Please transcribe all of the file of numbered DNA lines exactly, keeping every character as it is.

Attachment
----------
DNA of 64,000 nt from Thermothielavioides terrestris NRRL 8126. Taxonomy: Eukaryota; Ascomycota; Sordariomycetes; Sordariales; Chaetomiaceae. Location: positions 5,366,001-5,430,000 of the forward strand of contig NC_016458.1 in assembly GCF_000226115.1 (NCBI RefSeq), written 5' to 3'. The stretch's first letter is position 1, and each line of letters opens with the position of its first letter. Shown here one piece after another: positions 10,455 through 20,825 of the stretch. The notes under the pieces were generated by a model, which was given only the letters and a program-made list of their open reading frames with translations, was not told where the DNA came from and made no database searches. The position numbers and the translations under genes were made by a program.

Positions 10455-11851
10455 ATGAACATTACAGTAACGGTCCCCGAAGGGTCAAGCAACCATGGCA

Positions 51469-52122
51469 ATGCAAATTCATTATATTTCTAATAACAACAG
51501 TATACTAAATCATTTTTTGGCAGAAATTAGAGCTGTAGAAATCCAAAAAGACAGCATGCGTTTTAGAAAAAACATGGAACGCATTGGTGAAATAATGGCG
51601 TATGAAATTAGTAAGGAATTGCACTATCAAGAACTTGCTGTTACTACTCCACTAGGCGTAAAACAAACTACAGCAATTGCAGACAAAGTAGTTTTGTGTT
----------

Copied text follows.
DNA of 64,000 nt from Thermothielavioides terrestris NRRL 8126. Taxonomy: Eukaryota; Ascomycota; Sordariomycetes; Sordariales; Chaetomiaceae. Location: positions 5,366,001-5,430,000 of the forward strand of contig NC_016458.1 in assembly GCF_000226115.1 (NCBI RefSeq), written 5' to 3'. The stretch's first letter is position 1, and each line of letters opens with the position of its first letter. Shown here one piece after another: positions 10,455 through 20,825 of the stretch. The notes under the pieces were generated by a model, which was given only the letters and a program-made list of their open reading frames with translations, was not told where the DNA came from and made no database searches. The position numbers and the translations under genes were made by a program.

Positions 10455-11851
10455 ATGAACATTACAGTAACGGTCCCCGAAGGGTCAAGCAACCATGGCA

Positions 51469-52122
51469 ATGCAAATTCATTATATTTCTAATAACAACAG
51501 TATACTAAATCATTTTTTGGCAGAAATTAGAGCTGTAGAAATCCAAAAAGACAGCATGCGTTTTAGAAAAAACATGGAACGCATTGGTGAAATAATGGCG
51601 TATGAAATTAGTAAGGAATTGCACTATCAAGAACTTGCTGTTACTACTCCACTAGGCGTAAAACAAACTACAGCAATTGCAGACAAAGTAGTTTTGTGTT